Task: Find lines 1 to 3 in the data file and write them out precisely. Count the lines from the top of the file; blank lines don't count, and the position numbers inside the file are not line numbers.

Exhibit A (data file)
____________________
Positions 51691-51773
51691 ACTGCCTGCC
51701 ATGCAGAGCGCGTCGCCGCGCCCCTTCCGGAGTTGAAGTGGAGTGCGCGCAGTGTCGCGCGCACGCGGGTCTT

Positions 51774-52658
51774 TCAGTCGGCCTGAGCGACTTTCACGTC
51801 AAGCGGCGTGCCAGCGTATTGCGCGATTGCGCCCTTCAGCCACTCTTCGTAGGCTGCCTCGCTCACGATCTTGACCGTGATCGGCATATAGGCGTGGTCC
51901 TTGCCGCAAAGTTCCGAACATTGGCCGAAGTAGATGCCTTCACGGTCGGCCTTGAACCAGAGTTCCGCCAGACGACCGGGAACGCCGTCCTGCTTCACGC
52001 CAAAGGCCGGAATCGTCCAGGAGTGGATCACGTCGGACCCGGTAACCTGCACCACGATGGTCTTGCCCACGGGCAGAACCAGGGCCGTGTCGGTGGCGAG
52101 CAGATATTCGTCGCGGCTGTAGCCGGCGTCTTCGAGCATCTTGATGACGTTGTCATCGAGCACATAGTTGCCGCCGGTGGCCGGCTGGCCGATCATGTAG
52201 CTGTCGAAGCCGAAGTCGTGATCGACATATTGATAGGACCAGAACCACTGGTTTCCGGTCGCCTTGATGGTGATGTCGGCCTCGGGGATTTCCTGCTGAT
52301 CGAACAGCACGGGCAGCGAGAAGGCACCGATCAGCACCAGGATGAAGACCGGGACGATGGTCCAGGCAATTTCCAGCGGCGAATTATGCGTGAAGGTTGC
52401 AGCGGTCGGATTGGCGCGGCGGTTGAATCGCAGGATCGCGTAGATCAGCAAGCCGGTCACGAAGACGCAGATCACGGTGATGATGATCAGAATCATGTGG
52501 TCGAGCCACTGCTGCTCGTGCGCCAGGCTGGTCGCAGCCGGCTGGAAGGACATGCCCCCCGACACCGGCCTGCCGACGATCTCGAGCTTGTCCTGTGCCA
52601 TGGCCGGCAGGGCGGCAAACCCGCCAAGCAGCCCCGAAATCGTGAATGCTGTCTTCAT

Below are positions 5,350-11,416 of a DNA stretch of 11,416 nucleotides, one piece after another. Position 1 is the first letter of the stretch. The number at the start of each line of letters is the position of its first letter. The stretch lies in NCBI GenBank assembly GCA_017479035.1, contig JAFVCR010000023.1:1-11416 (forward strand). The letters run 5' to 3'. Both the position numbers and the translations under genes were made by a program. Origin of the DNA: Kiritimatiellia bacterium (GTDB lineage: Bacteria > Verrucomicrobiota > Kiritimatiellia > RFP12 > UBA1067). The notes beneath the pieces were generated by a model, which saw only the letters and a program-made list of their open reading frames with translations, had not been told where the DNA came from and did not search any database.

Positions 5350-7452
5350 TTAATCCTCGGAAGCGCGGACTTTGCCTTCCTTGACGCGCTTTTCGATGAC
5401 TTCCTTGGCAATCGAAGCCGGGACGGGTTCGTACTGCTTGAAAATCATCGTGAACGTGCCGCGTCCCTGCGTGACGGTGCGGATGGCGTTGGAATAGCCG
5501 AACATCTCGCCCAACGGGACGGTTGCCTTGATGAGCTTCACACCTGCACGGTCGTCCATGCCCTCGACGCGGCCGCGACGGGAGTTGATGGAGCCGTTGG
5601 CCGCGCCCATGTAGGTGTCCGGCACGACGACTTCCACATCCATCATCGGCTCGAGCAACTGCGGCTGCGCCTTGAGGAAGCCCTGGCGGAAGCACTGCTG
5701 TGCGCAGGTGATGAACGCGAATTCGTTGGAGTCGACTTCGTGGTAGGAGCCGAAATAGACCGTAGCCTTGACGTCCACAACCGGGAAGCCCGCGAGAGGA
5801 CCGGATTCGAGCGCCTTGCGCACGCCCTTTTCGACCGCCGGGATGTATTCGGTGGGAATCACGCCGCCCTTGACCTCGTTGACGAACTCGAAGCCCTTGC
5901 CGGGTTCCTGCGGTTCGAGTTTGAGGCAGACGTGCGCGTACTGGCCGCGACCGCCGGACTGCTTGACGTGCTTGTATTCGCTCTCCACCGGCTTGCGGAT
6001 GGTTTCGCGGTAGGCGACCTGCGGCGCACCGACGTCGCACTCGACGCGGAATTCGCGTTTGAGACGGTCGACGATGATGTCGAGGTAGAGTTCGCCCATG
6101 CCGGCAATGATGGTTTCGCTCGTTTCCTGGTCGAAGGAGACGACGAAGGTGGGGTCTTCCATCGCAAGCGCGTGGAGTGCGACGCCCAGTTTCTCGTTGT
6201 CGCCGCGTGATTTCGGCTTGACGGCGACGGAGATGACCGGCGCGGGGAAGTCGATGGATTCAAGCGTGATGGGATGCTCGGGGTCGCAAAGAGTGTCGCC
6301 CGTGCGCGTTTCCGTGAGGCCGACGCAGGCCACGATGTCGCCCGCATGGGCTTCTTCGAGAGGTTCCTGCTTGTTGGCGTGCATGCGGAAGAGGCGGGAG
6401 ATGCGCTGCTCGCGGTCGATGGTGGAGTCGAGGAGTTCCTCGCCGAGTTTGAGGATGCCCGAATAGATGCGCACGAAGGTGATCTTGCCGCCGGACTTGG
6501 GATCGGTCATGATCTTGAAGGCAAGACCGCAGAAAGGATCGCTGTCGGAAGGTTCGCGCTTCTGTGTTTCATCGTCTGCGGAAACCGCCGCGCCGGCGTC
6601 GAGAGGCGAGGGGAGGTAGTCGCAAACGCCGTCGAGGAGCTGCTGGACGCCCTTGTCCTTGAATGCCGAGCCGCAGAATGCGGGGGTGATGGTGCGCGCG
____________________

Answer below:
Positions 51691-51773
51691 ACTGCCTGCC
51701 ATGCAGAGCGCGTCGCCGCGCCCCTTCCGGAGTTGAAGTGGAGTGCGCGCAGTGTCGCGCGCACGCGGGTCTT